Many of us take time off, for one reason or another, from working. Sometimes, it's by choice. In other cases, it can take time to find a new job. What the best way to explain an employment gap on your resume and during a job interview? It depends on the situation and what you did while you weren't employed.
Cover the Gaps
When listing dates on your resume you don't need to list the month/year if you were in a position for over a year or if your position spans multiple years. For example, you could say 2008 - 2014 (rather than May, 2008 - February, 2014) which would give you some room to cover the gaps:
Store Manager, XYZ Store
2008 – 2014
Sales Associate, ABC Store
2004 – 2008
As you can see, the resume doesn't specifically say when the candidate started and ended employment, which can cover an employment gap.
Check Your Resume Format
You can format your resume to minimize the gaps in your employment history. For example, don't bold the dates and/or use a smaller font than the one you use for the company name or job title. Start your resume with a Summary Statement and Career Highlights section so you are highlighting your skills and accomplishments, rather than when you did what.
Omit a Job (or Two)
You don't need to include all your experience on your resume, especially if you have been in the workforce for years. It's acceptable to limit the years of experience you include on your resume to fifteen years when seeking a managerial or professional position and ten years when looking for technical or high-tech job.
What did you do while you weren't employed? Did you freelance or consult? How about volunteering? All those experiences count as work and can be included on your resume. List them as you would list your other jobs - with job title, company name, job description, and dates of employment. If you took a class, you can list that in the Education section of your resume.
Use Your Cover Letter
When you have employment gaps that don't fit on your resume (you took time off to care for an aged parent or to raise a child) use your cover letter to explain the gap. That way, the employer will know that there's an explanation for you being out of the workforce.
Explaining a Gap During a Job Interview
Explaining a gap in employment during an interview can be tricky. The best approach is usually to address the issue in a direct and forthright manner. Provide a clear rationale for taking time off if the break was voluntary. If you took time off to deal with a particular issue like caring for a sick relative or completing coursework and are ready to return to full time employment, make it clear that the reason for your hiatus has passed.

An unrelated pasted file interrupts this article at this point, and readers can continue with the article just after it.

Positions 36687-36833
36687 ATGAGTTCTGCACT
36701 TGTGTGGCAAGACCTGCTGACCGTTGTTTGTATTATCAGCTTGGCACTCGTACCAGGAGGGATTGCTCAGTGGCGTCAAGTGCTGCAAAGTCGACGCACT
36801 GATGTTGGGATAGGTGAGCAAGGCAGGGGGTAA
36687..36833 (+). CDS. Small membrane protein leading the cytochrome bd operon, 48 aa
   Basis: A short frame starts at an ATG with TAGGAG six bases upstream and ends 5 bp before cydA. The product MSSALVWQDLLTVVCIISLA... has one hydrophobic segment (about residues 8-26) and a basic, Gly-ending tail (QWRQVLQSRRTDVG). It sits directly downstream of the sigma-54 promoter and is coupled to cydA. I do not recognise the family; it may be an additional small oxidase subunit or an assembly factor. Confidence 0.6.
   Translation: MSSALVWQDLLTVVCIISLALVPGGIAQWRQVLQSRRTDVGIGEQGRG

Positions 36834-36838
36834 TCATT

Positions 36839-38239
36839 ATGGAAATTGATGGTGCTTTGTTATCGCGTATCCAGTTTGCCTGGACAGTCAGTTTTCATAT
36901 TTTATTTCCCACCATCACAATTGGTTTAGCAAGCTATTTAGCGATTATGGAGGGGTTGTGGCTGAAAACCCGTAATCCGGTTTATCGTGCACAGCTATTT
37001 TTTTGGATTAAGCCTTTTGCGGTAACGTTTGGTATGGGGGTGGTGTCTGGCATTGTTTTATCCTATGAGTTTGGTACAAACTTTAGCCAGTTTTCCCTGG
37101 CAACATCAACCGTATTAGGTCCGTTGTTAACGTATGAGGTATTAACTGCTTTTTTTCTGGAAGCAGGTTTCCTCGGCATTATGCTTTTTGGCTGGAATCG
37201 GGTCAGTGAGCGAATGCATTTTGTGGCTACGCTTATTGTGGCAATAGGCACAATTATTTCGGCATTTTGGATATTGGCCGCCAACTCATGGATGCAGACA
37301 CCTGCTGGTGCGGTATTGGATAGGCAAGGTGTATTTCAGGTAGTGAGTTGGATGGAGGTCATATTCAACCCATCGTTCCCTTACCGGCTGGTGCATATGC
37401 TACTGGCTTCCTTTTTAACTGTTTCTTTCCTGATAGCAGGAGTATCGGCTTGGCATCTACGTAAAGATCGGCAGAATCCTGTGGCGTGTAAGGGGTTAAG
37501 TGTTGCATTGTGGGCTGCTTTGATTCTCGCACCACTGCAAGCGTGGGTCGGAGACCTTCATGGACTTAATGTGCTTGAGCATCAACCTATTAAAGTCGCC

If you were laid off due to a work force contraction, it will be important to provide any evidence of strong performance as you explain the circumstances surrounding the downsizing. Whenever possible secure recommendations from supervisors, colleagues and customers confirming your competence. Incorporate these with your LinkedIn profile when feasible.
Of course, it will be more difficult to make a strong case if you were fired due to performance issues. If you are now targeting a job which requires different skills or competencies then you might emphasize how your strengths are better suited for the job at hand. If you have taken action to correct any problems which led to your dismissal then you should mention the steps which you have taken. You should generally avoid any negative characterization of your former employer since many prospective employers would take the employer's side. A proactive approach providing evidence any positive recommendations from previous jobs can be helpful.
Emphasize the Positive
Make sure that you emphasize any constructive activities during your gap period such as volunteer work, workshops or coursework, consulting or free lance work. Finally, exude enthusiasm for returning to work and make a very strong case for why your target job would be exciting for you and an excellent fit.
Tell the Truth
What's most important, is to tell the truth. If you lie on your resume, it will probably come back to haunt you. Employers verify work history and if you put incorrect information on your resume, I can guarantee that they'll find out. In fact, most of the job seekers who answer or comment on our survey Would you Lie on Your Resume? say that they'd never lie. That answer makes really good sense when job searching.